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Orlando! Photoshop World!

Mar 28

In News, Seminars & Workshops at 5:53am

Rattling around the country, and this week, washed up in Orlando for one of my favorite events of the photo calendar–PSW. It’s so loaded with great classes, it’s like a candy store of photo instruction. On Tuesday, I teach a pre-conference class called Photo Safari with my bud Moose Peterson. Fair enough to call it a safari, ’cause what we do is go and hunt for pictures. From what I gather, our game this time around will be airplanes, as we’ll trek to the Fantasy of Flight.

Like any shooter who’s been doing this for awhile, Moose is experimenting, seeking new subject matter, and in short, re-inventing himself. A long time landscape and wildlife guy, he is of late entranced with flying machines, so much so he’s instituted a series of workshops called Air2Air.

It’ll be fun being around the smell of jet fuel again, and once again point my lenses at some cool, sleek planes. I’m not an aviation photog, not by any stretch. Always been a generalist. Give me an assignment, I’ll go get a picture for you. Curious about lots of stuff, so my photo portfolio, should such a thing exist, is a bit like a cluttered general store out in the country somewhere. You know, one of those places you can go into and score milk, butter, eggs, fishing line, bait, DVDs, romance novels, firearms of various caliber and types, and certain lawn tools. To complete the analogy, it’s tended by an aging, somewhat curmudgeonly proprietor who is increasingly forgetful as to where things are. Uh, that would be me.

But I have flown all manner of craft, have hundreds of hours in helicopters, and once, did a major story on aviation. It was a biggie, the first ever all digital coverage in the venerable history of the National Geographic.

Did some fancy flying as well.

Man, I thought I was styling back then, with my D1X and Lexar one gig cards, sitting backseat in an FA-18 with the Blue Angels. Rode the slot position with them twice, and had pretty good luck. (The Blues will routinely dole out “media rides” on certain occasions, which are fun, to be sure. Hop in a fast mover and go flying. But being allowed to ride in formation is a rare treat.)

Those one giggers (about $750!), if I recall properly, held 119 NEFS (Nikon Electronic Files) per card. Cool! Went up with one card in the camera and one in my flight suit. What a blessing. First time I ever rode a tactical aircraft, it was with the Air Force T-birds, and, in the midst of getting violently ill, I switched out 10 rolls of Kodachrome. Dropped one, which is a no no in one of those birds. Any object like that is classified as FOD, or, foreign object debris, and you have to land immediately. But Bert, the pilot, a great guy I’m still in touch with, just turned the plane upside down and the offending roll spilled out onto my canopy. I grabbed it, and we kept flying.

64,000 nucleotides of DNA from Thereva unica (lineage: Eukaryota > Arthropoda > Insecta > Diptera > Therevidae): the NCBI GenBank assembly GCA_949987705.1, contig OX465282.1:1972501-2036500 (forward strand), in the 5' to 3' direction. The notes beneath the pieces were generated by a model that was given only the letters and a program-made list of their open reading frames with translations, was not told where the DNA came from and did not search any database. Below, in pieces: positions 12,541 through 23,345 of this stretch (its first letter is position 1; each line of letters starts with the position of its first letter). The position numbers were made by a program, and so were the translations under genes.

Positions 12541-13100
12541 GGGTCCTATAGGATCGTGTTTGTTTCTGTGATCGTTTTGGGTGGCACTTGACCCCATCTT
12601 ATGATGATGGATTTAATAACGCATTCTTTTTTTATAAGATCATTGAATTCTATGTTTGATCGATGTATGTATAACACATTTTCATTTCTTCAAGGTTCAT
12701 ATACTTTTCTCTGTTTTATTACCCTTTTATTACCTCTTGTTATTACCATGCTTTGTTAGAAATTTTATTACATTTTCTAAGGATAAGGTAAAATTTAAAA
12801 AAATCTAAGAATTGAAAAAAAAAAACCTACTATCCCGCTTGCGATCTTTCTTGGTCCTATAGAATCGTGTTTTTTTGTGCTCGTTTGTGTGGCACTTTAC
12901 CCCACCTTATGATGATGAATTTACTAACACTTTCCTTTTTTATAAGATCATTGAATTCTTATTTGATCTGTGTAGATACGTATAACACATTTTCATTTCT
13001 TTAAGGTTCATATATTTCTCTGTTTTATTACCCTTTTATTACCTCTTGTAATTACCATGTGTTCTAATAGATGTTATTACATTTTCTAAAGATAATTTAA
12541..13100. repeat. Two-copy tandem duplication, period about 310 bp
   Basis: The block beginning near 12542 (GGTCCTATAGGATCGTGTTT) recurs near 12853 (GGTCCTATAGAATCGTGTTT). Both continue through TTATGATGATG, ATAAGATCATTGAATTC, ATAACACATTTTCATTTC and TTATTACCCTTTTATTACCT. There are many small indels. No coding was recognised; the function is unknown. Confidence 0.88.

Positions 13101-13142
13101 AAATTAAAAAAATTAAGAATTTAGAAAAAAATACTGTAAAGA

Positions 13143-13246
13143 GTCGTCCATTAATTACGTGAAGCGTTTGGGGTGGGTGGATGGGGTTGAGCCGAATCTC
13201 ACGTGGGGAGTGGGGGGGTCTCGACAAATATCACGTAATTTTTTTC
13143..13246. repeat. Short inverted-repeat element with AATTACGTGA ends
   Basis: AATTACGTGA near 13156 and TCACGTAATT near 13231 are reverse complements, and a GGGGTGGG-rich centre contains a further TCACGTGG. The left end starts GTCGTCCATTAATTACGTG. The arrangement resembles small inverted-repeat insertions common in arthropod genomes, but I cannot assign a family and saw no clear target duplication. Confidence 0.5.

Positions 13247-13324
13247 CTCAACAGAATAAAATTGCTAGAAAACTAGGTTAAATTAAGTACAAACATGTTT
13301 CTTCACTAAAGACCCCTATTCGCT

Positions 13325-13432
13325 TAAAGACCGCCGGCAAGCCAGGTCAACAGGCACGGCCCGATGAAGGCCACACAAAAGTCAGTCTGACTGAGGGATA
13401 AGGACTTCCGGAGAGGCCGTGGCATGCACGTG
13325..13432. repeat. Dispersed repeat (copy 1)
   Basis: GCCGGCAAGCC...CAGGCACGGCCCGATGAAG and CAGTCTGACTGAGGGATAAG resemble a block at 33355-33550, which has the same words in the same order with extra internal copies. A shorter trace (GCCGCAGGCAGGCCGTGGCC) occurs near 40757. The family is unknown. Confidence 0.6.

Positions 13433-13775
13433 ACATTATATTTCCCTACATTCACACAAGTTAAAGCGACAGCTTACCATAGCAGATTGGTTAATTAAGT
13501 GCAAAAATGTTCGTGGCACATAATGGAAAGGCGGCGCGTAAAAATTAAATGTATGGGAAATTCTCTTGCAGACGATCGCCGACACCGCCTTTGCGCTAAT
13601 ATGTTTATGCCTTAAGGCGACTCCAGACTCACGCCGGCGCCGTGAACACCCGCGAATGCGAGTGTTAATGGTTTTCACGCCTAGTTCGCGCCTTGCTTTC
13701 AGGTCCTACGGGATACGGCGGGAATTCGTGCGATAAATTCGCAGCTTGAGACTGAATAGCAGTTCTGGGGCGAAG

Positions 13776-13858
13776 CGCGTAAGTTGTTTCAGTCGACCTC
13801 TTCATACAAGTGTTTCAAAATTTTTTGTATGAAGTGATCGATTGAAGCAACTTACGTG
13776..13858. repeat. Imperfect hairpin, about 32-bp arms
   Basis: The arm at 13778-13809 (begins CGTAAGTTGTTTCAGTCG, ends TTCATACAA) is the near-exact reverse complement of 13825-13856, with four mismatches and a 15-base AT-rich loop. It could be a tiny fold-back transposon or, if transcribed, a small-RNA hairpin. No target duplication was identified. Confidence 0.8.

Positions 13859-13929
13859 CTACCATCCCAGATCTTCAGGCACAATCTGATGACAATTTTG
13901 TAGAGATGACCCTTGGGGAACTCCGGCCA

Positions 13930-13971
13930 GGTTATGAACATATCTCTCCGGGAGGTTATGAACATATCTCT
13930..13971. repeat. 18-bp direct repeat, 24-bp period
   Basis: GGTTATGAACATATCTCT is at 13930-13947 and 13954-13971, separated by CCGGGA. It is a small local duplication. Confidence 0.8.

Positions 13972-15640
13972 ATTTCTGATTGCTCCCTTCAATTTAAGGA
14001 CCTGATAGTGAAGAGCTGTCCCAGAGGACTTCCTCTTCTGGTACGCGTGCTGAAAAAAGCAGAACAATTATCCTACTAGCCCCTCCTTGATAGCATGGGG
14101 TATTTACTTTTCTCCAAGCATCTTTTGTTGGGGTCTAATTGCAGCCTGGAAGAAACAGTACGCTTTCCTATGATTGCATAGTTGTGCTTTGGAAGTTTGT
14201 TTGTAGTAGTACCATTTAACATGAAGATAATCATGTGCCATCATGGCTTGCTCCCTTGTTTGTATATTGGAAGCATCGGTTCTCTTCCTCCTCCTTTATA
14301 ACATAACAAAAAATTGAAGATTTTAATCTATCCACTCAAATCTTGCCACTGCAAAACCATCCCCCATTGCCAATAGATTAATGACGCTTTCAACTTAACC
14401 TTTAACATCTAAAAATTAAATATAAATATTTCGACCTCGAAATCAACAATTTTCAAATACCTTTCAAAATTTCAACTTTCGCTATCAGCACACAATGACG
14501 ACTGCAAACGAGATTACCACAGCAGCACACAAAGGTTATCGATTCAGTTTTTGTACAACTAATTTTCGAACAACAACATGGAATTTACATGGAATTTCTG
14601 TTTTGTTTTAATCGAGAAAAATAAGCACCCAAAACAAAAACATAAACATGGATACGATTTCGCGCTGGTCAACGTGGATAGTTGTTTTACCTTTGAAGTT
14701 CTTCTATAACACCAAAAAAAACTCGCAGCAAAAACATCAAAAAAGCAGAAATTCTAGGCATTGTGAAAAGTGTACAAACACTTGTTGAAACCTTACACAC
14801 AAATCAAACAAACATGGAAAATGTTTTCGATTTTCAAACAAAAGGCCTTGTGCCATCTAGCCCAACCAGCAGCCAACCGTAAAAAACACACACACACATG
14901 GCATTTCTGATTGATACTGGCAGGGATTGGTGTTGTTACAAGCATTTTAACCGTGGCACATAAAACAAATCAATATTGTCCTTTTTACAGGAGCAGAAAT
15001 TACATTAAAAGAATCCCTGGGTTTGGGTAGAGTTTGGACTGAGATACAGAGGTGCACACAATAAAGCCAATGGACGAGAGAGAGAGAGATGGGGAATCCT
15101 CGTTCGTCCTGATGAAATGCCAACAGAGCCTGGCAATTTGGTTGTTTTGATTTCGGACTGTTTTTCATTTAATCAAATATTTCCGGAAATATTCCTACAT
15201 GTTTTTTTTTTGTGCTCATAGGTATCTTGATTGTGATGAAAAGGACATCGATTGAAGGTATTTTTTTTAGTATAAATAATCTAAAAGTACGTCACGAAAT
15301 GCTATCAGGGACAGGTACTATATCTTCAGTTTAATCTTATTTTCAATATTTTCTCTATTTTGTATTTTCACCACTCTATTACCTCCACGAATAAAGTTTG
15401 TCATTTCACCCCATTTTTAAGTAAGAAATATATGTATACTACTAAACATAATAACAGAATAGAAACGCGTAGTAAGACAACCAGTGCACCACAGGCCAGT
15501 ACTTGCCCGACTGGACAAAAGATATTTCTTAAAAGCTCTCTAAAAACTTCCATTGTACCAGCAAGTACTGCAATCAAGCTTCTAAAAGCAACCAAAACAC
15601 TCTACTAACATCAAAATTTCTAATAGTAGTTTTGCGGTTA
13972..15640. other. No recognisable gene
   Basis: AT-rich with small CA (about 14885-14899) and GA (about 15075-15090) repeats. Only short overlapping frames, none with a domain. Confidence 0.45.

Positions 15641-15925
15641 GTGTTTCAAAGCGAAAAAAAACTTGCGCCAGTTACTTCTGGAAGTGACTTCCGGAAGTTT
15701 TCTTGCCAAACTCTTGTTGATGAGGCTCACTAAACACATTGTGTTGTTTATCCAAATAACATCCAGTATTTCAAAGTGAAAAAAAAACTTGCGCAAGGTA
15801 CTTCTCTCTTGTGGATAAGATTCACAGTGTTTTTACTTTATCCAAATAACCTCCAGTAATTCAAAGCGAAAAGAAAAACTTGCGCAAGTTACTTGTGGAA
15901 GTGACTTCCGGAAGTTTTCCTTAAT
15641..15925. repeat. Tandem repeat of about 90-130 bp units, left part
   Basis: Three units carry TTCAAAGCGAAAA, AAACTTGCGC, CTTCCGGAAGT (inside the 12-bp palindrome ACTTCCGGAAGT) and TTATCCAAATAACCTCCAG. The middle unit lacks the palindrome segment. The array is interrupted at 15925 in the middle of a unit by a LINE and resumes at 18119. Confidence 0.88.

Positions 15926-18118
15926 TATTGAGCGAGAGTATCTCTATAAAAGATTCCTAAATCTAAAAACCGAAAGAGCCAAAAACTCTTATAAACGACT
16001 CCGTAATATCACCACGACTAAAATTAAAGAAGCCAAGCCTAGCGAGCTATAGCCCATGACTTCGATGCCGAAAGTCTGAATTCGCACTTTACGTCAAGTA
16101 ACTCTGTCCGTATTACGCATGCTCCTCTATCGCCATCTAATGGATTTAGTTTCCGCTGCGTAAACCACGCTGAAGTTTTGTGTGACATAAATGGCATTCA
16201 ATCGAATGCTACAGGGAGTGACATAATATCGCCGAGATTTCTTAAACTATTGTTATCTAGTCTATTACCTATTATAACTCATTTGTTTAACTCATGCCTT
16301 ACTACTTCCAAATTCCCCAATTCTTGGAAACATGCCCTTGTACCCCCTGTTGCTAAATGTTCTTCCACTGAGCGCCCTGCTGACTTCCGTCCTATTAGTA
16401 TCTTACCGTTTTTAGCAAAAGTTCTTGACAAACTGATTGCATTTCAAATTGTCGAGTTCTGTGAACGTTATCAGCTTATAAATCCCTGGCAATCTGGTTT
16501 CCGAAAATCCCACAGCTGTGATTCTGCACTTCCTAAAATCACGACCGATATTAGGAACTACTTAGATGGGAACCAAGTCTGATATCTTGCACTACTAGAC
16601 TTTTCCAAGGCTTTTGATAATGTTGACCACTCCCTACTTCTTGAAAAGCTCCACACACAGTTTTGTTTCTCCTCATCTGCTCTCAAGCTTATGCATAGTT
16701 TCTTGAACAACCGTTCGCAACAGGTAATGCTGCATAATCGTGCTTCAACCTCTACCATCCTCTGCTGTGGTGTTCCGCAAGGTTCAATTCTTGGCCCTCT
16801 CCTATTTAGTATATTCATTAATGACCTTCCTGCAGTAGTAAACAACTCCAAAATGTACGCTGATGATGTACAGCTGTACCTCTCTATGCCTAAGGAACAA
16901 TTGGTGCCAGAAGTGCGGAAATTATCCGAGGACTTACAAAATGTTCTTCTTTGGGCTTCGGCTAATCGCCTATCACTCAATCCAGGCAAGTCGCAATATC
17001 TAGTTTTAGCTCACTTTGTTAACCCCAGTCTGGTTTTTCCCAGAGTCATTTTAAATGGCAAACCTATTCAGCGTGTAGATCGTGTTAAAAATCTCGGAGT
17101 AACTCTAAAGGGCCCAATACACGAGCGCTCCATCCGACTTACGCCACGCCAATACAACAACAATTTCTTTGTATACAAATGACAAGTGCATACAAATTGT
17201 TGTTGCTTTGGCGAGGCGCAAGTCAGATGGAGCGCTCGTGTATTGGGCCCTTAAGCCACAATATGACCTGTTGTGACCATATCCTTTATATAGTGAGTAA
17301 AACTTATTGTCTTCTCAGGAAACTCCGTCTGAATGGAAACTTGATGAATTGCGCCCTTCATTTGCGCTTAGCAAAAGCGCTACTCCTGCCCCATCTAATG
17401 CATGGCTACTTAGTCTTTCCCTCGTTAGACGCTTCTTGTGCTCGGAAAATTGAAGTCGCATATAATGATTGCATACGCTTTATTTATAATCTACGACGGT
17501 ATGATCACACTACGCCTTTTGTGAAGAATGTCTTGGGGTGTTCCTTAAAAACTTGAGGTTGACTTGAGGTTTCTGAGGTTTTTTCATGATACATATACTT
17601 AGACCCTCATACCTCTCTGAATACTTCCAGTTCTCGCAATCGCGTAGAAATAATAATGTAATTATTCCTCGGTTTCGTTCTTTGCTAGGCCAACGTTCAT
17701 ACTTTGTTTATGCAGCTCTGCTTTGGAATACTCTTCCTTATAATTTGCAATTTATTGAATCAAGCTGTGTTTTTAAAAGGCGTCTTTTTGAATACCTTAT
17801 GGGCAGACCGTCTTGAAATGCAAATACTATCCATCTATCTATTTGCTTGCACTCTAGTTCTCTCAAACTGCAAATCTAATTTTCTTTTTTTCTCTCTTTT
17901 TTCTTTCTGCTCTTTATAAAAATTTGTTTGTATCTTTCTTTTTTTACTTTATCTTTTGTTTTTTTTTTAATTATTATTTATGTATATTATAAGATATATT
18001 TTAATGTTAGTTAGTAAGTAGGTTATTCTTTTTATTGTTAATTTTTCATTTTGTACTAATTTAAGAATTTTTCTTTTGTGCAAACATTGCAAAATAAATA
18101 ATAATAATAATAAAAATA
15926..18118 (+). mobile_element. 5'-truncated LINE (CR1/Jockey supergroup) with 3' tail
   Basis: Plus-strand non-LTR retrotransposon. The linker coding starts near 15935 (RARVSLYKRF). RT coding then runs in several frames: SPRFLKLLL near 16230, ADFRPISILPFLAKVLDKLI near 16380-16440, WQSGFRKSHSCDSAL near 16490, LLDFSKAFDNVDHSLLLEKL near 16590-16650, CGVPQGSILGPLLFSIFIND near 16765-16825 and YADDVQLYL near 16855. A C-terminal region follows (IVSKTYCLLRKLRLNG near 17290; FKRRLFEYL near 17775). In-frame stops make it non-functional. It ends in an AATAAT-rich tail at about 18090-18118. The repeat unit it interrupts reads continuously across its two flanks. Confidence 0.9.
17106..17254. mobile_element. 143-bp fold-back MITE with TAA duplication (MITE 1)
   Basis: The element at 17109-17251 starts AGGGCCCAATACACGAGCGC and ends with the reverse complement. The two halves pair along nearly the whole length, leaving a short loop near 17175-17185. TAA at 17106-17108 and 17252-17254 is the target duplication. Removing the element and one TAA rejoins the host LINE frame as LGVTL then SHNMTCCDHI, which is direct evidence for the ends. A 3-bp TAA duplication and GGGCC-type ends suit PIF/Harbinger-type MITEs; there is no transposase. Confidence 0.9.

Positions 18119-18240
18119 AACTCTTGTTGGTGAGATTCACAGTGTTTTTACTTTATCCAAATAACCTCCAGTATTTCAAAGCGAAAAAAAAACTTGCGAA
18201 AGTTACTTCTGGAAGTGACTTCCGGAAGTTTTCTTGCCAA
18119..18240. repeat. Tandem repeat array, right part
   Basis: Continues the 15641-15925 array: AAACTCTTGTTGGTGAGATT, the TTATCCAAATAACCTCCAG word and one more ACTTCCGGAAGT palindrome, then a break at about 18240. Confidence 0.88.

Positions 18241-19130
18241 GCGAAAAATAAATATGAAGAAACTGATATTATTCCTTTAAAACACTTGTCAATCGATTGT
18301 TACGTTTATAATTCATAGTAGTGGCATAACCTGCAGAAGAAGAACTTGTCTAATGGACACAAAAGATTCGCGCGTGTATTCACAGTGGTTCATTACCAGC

Amazing how far we’ve come in the digital world, which of course is what Photoshop World is a celebration of. Those one giggerlys have been replaced now by Lexar 32 gig screamin’ fast storage lockers you can stash literally thousands of pictures on. Given the fact I now shoot D3S and X type cameras with two card slots, well, changing cards isn’t a major concern anymore. Shoot all day, never have to change.

I’ve quite literally had my ups and downs in flight, and spent a fair bit of time on carriers, working aboard both the Truman and the Lincoln.

Managed to set up a small flash studio in the hangar bay of the Truman, grabbed a swatch of seamless from the carrier photo department, and did some portraits. A carrier is a floating city of 5,000 people, complete with a newspaper and a photo staff.

During the ’93 war, I transited Bahrain, and jumped onto the carrier Lincoln, operating out in the Gulf. Being catapulted off and trapped on a carrier has it’s moments, I tell ya. Members of the press get dumped onto a plane called a COD (cargo onboard delivery), which is a lumbering beast compared to a fighter jet. When I got shot off the Lincoln, the pilot, perhaps because it was an operational area, or perhaps because he was just getting his ya-ya’s out, did some dipsey doodle, evasive type maneuvers. As a passenger, you’re squeezed into rows, tighter than a regular commercial airliner, shoulder to shoulder, facing backwards. As soon as we hit the skies the journalist next to me taps me on the shoulder, and asked me to get the attention of one of the crewmen, who was a couple seats away. I reached over and tapped him on the shoulder. The crew guy was a big dude, most likely from the deep south, judging by his accent, and probably had been shot off aircraft carriers a few hundred times. He had a bunch of air bags stuck in his belt, and the scribe next to me was getting ready for his own version of a catapult. Got him the bag just in time. When he launched, the guy immediately to my right, navy personnel, signals the for a bag as well, and, as they occasionally say, engages in a technicolor yawn.

Now I’ve got stereophonic barfing going on, and I grit my teeth. The crew dude looks at me, looks at them, rolls his eyes, reaches into his kit, rips open a giant bag of cheetohs, and chows down, all the while eyeballing the gastrointestinal acrobatics being performed. He shrugs, and sits. The cabin filled with a wonderful mix of aromas, and other stomachs started giving it up, and all the while, he sat there, contentedly munching cheetohs. Those flyboys.